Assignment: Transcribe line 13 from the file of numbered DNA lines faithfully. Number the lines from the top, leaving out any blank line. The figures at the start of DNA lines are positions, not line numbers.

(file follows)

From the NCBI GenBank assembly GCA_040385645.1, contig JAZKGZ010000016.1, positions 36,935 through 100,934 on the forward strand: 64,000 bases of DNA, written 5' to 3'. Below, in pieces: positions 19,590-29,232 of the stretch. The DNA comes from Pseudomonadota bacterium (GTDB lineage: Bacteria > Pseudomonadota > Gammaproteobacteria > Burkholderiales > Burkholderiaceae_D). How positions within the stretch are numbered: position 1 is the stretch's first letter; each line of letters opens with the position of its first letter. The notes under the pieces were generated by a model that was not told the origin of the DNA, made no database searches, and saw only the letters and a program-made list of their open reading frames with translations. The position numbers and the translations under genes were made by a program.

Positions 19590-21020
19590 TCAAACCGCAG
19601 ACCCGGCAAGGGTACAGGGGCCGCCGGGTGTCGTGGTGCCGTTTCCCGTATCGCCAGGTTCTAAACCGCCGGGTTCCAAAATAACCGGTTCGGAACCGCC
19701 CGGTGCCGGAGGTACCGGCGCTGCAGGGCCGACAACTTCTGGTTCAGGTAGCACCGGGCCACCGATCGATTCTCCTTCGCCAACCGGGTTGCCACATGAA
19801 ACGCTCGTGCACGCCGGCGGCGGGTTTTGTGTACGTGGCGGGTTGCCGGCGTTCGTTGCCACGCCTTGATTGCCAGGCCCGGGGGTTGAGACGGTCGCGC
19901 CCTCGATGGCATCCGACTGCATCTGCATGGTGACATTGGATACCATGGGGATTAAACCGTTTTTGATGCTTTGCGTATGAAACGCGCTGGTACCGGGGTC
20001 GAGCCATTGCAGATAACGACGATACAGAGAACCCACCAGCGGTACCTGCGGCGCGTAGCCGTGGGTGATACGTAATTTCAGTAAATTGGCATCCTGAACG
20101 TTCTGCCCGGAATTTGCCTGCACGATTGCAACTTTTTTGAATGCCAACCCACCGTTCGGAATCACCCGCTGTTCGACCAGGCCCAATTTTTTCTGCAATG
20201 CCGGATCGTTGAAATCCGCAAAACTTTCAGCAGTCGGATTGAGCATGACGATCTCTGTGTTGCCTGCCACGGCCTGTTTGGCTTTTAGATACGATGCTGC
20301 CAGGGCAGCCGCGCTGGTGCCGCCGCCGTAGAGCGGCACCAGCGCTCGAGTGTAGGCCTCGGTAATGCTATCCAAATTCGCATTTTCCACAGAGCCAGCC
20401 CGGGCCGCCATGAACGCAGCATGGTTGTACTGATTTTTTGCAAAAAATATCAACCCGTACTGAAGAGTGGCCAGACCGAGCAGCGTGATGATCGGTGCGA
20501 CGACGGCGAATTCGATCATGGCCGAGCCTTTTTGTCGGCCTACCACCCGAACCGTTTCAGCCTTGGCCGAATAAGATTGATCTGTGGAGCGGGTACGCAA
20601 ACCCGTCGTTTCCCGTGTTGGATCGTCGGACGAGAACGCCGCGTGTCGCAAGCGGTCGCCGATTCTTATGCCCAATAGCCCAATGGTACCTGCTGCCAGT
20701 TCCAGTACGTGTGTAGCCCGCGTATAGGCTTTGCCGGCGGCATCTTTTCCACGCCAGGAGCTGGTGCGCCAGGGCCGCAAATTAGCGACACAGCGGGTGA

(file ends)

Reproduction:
20501 CGACGGCGAATTCGATCATGGCCGAGCCTTTTTGTCGGCCTACCACCCGAACCGTTTCAGCCTTGGCCGAATAAGATTGATCTGTGGAGCGGGTACGCAA